Searching over 5,500,000 cases.

Buy This Entire Record For $7.95

Download the entire decision to receive the complete text, official citation,
docket number, dissents and concurrences, and footnotes for this case.

Learn more about what you receive with purchase of this case.

United States v. Espinosa-Alvarez

: September 9, 1987.


Appeal from the United States District Court for the Northern District of Illinois, Eastern Division. No. 86 CR 330 -- Charles P. Kocoras, Judge.

Cummings, Coffey, and Easterbrook, Circuit Judges.

Author: Coffey

COFFEY, Circuit Judge.

Defendant-appellant Dario Espinosa-Alvarez appeals his conviction of possession of cocaine with intent to distribute and travelling in interstate commerce with the intent to promote and the promotion of an unlawful activity involving a narcotics offense. We affirm.


On April 23, 1986, Miami Police Detective Claudius Noriega and his partner were on surveillance detail of passengers departing from the Miami International Airport when his partner observed Espinosa making a cash purchase of a first class ticket to Chicago. The detectives had noticed that when Espinosa's brown-beige tote bag passed through the x-ray screening device at the security check point, it contained an object resembling a miniature football. The detectives approached Espinosa after he picked up his bag, but they did not block his path. Speaking in Spanish, Detective Noriega identified himself and his partner to Espinosa and asked him whether he would be willing to speak to them, and Espinosa agreed. Detective Noriega asked Espinosa what his destination was, and Espinosa responded that he was going to Chicago. When asked separately about the length of his stay and where he was going to stay, Espinosa hesitated before answering each question. He responded that he would be in Chicago for three days and staying with an uncle.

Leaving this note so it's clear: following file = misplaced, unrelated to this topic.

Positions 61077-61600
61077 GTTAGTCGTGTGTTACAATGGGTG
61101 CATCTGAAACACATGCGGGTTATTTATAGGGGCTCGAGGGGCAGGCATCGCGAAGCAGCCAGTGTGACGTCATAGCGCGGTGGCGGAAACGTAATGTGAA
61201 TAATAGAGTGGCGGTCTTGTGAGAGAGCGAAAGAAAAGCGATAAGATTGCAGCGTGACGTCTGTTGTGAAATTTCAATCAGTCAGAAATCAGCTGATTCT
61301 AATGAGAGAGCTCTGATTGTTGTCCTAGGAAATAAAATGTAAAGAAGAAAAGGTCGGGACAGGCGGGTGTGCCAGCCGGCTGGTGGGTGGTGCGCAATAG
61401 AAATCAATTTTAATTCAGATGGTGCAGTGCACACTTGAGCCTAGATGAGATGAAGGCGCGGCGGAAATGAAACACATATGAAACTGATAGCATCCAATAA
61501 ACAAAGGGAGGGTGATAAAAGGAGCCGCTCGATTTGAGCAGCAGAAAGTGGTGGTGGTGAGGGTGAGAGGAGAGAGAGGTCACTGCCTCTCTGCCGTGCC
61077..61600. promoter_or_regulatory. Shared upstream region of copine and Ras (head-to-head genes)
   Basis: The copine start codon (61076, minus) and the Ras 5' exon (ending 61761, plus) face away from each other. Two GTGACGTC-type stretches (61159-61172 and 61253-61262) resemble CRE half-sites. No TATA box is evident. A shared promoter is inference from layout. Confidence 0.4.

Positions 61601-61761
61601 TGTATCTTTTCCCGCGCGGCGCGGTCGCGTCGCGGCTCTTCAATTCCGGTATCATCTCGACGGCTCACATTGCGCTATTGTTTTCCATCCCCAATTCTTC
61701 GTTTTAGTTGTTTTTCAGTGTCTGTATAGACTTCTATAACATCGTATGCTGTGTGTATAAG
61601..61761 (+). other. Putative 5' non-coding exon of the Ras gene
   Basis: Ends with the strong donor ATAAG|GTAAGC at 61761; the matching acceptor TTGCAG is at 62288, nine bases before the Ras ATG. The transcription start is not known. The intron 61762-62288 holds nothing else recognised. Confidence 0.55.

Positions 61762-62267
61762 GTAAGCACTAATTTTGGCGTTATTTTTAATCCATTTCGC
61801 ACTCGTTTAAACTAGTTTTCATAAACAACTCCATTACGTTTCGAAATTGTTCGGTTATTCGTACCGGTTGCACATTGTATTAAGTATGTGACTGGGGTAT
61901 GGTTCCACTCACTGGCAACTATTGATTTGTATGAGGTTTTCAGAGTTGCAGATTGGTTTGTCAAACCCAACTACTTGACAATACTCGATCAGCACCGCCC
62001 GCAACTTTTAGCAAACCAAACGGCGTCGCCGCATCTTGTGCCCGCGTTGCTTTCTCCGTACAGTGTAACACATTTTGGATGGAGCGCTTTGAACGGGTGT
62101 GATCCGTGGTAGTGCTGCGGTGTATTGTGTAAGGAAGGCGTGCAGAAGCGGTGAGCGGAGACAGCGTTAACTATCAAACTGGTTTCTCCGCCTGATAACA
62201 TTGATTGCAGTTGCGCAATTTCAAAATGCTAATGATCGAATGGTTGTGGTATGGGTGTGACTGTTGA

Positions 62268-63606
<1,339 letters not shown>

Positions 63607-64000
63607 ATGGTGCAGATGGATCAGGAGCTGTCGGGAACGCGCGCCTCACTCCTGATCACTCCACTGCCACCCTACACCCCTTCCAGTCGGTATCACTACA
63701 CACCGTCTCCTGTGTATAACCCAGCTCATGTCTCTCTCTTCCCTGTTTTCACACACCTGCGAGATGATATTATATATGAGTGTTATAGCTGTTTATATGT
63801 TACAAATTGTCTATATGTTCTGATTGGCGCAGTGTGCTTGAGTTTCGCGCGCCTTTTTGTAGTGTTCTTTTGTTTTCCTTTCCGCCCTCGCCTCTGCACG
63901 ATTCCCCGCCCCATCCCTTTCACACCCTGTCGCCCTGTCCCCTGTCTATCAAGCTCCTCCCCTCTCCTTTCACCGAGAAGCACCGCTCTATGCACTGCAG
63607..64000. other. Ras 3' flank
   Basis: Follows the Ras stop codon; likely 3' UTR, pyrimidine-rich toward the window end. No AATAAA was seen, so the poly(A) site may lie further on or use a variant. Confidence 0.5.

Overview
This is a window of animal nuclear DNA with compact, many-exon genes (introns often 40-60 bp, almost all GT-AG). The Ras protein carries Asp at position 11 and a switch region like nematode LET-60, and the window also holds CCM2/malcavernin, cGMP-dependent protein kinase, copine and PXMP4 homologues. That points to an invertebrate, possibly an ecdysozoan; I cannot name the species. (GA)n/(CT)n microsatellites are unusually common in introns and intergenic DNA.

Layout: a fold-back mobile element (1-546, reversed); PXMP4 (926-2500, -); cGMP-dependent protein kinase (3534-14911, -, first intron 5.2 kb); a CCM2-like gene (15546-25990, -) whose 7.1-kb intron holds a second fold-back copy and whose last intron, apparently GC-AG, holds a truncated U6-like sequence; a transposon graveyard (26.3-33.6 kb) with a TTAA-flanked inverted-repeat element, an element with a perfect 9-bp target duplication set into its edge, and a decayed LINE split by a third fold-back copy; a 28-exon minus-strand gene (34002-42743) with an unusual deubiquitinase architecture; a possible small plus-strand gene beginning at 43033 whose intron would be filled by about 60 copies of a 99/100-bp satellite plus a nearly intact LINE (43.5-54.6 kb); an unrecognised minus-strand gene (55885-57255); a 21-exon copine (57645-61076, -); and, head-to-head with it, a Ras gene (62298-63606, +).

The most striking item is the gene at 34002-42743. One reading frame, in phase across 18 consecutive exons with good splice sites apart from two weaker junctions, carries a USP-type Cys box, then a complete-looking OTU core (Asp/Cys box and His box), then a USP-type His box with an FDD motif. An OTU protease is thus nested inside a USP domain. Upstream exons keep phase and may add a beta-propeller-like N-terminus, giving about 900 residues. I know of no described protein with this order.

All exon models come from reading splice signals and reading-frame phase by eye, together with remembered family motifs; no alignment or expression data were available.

Detective Noriega asked Espinosa if he could see Espinosa's airline ticket and some identification. Espinosa handed him the ticket and a Florida driver's license which Noriega reviewed and returned. The detective testified that Espinosa became nervous and his hands were shaking as he put the license away. Noriega asked Espinosa if he would agree to let him search his bag and advised him that he could refuse if he so desired, and Espinosa refused. Espinosa asked the detectives in English if everything was okay and could he leave. Noriega responded yes and Espinosa left to board the plane. The conversation between Noriega and Espinosa took place in a public area and lasted two minutes or less, and at no time did the detectives, who were dressed in plain clothes, display any weapons.

After airline personnel verified that Espinosa had boarded the plane, Noriega called the Chicago Drug Enforcement Administration to relay the information regarding Espinosa's purchase in cash of a one-way ticket, his observation of Espinosa's nervousness and hesitation in answering questions, and Espinosa's refusal to consent to a search of his tan tote bag which contained a large bulge-like object. Noriega also provided the DEA office with a physical description and date of birth of the passenger. A secretary at the DEA relayed this information to DEA Senior Special Agent Bob Fulkerson, who was at the airport to observe passengers arriving on Espinosa's flight. At this time, Fulkerson was accompanied by three DEA special agents. It was Fulkerson's practice to monitor this flight because it arrives nonstop from Miami, a major source city for drugs transported into the United States.

As the passengers from the flight entered the lounge area of the International Terminal, a public area with seating available, Fulkerson observed a man walk into the lounge area who matched the physical description supplied from Miami -- 5'6" tall, 160 pounds, dark hair, and twenty-eight years old, wearing a multi-colored striped shirt, gray corduroy pants, and gray boots and carrying a tan tote bag. The man looked directly at Fulkerson and hastened his pace past Fulkerson and two other agents. As the man continued through the lounge area, Fulkerson approached him from the side, displayed his badge, and identified himself as a federal agent. In the presence of one other agent, Fulkerson asked whether the man would consent to talk to him, and the man answered "Sure, what's going on?"